Author Topic: Why worn, but good fluorescents trigger some EOL protection?  (Read 1128 times)
Medved
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Why worn, but good fluorescents trigger some EOL protection? « on: September 28, 2010, 01:59:32 PM » Author: Medved
Here on LG, as well as on GoL I've seen many cries about protected programmed start electronic ballasts with some partially worn, but still good lamps sometimes only flash after preheat at power ON, but do not continue to light the lamp.
This weekend i messed up with some dimmable ballast - converting it to "diode coded" 3-level dimming system (uses original single circuit wiring, but by the polarity 3 light levels are "coded", e.g.: positive only = lowest, negative only = medium, both polarities = full power; in the ballast is then incorporated a "decoder" and this was the the part i was adding).
When testing the final ballast assembly (with the added "decoder"), the EOL protection start to trigger, but only when started at Full power and when the ballast was still warm. When starting at Medium (~27%) or Low (~8%) setting and few seconds after it light up switching to full power didn't trigger the protection anymore.
I find out, then the root cause was wrong capacitor type (some Z5U or Y5V instead of X7R or X5R) in the preheat timer, what had lower capacitance at higher temperatures.
Consequence was, then the Preheating phase was too short, so filaments didn't reach required emission temperature, when the controller enter the Run mode and enabled EOL protections.
In my case the emission was sufficient for reduced power setting, so at Medium or Low it successfully started, but the emission was not sufficient for the high current of the Full setting, so the protection detect it as EOL. After few seconds even at Low or Medium setting electrodes reach the correct temperature, so switching to Full power caused no issues anymore.

So ballasts, that trigger the EOL protection on still good, only partly worn lamps, likely have insufficient time for Preheat phase - or by design error (was designed as marginal and with some component tolerance and lamp wear it become insufficient), wrong component type used (someone tries to make it cheaper in production and does not check all relations) or a defect.
In all cases it is quite simple to fix:
Identify the Preheat timing capacitor (consult controller chip datasheet)
Replace it with some of ~1.5..2x higher value (and be careful to use only thermally stable type - film or X7R ceramic, better do not use electrolytic)

Prolonging the preheat time does not hurt (in contrast, insufficient time is very damaging; The preheat current value is more important, so would not touch this), it is only matter of slight (and only hypothetical) discomfort in waiting a second more for the lamp to start (here i prefer long life over one to three second delay).
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DieselNut
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John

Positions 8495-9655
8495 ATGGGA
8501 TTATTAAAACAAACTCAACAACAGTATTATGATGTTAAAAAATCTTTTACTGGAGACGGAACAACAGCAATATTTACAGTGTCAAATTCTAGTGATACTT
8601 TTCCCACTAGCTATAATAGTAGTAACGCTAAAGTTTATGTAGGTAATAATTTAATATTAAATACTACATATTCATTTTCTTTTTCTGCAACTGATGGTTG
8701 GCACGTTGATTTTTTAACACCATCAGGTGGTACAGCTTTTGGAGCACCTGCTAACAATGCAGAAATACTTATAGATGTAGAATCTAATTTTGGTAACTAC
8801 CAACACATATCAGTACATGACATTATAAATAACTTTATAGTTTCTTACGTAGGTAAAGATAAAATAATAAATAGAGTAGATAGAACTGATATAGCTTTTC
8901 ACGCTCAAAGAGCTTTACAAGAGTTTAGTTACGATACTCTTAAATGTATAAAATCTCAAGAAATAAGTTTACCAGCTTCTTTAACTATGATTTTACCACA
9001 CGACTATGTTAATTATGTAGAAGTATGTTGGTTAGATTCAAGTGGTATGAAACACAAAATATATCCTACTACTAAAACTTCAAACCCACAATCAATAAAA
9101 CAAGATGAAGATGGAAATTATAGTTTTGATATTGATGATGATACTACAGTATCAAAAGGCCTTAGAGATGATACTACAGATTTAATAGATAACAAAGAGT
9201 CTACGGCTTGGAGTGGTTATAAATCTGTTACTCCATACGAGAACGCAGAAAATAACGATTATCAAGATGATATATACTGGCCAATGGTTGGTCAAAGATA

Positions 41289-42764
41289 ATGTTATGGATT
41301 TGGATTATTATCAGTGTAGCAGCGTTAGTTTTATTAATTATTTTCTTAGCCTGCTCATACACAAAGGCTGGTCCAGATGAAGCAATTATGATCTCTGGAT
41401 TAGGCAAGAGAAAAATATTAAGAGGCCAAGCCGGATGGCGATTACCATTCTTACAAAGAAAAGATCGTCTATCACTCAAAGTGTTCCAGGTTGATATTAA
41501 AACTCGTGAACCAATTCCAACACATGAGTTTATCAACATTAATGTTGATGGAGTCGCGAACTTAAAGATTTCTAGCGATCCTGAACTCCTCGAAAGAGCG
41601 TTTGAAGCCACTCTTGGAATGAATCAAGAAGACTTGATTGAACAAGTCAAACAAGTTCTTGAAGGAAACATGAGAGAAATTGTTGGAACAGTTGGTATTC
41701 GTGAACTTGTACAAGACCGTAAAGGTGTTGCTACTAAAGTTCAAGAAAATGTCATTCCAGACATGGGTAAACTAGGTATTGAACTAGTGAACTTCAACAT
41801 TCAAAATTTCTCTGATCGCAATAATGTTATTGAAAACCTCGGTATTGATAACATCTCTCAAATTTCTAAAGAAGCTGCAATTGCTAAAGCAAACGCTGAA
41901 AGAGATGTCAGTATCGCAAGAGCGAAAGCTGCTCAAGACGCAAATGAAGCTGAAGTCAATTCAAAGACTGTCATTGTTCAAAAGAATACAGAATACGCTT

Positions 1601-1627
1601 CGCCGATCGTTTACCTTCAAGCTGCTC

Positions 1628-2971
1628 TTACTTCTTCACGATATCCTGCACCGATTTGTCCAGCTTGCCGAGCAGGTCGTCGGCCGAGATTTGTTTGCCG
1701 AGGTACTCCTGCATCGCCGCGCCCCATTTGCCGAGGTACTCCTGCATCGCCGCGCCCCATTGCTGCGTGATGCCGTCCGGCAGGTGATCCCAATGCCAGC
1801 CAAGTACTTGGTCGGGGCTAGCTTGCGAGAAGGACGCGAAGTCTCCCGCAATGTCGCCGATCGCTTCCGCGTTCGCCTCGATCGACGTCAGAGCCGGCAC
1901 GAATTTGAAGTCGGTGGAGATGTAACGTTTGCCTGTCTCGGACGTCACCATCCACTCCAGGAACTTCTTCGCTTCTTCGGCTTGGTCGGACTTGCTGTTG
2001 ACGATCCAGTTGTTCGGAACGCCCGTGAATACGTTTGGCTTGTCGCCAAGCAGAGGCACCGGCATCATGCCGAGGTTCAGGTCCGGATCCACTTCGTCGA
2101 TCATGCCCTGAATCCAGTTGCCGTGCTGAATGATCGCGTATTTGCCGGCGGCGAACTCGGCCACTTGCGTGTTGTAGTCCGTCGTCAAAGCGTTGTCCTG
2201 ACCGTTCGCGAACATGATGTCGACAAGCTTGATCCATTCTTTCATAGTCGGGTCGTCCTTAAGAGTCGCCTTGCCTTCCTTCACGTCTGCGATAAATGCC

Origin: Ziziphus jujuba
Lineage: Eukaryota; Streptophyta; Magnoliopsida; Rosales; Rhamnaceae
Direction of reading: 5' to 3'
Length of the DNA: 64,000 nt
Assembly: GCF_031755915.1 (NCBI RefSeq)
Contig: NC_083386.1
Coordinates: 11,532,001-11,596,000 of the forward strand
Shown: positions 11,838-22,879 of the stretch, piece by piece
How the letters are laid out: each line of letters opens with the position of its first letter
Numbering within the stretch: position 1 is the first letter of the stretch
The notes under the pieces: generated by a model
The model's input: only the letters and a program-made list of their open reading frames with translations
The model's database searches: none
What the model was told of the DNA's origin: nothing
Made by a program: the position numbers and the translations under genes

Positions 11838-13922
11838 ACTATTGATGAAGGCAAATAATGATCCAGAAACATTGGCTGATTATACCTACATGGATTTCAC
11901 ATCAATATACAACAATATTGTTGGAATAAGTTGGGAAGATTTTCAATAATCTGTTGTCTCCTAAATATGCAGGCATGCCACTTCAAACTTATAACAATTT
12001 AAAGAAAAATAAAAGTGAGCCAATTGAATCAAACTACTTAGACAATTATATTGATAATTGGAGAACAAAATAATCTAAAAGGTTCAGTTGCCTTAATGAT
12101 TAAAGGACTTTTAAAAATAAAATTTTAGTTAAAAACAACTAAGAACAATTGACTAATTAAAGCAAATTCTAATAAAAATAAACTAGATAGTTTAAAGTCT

jonathon.graves johng917 GeorgiaJohn
Re: Why worn, but good fluorescents trigger some EOL protection? « Reply #1 on: September 28, 2010, 07:07:49 PM » Author: DieselNut
Is there any way to "disable" or "override" the EOL protection?  I would hate to deal with such a nuisance, especially if the whole ballast shuts down if one lamp goes EOL.
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Medved
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Re: Why worn, but good fluorescents trigger some EOL protection? « Reply #2 on: September 29, 2010, 01:16:52 AM » Author: Medved
@DieselNut: Only those requiring external (from the controller IC point of view) components, so only lamp voltage sensing (very frequently use resistive divider and pair of antiseries Zener diodes tied to Enable/EOL input of the controller). But you should make sure you do not disable the feedback loop for Preheat and Ignition voltage limitation (if i remember well, some Philips/NXP chip feature this) if implemented (some chips/designs feature this to allow more reliable preheating and component overstress).

But beside the (rather optional, my ballast don't have it) voltage sensing, virtually all controllers feature some form of Hard Switching detection (usually somehow linked to Overcurrent protection) and this is at first impossible (mostly) to disable without affecting normal ballast functionality (e.g. IR21592) or hardwired inside the controller chip (e.g. IRS2530).
And as second, I would not do this anyway, because hard switching is, what destroy the inverter output transistors.

But i do not know, what do you want to achieve: Or really run lamp, till they loose vacuum (strongly discourage this except test bench under supervision - tend to melt tubes out of sockets), or deal with the problem of false tripping EOL protection?

For the first better use some cheap self oscillating ballast.
And for the second the easiest would be (as i see it) to try to prolong the preheat time and as second easiest is disabling the protection.
If one inverter feed two lamps, you have to replace the dead lamp anyway. What might help, replace always both as "group" with new lamps: Both have the same hours, same amount of start cycles, same operating conditions, so if one fail, the second has only small fraction of it's life left, so it would cost practically nothing (both $$ as well as environment impact) to replace it as well.
If you really need independent lamp operation, you have to use one ballast per one lamp.
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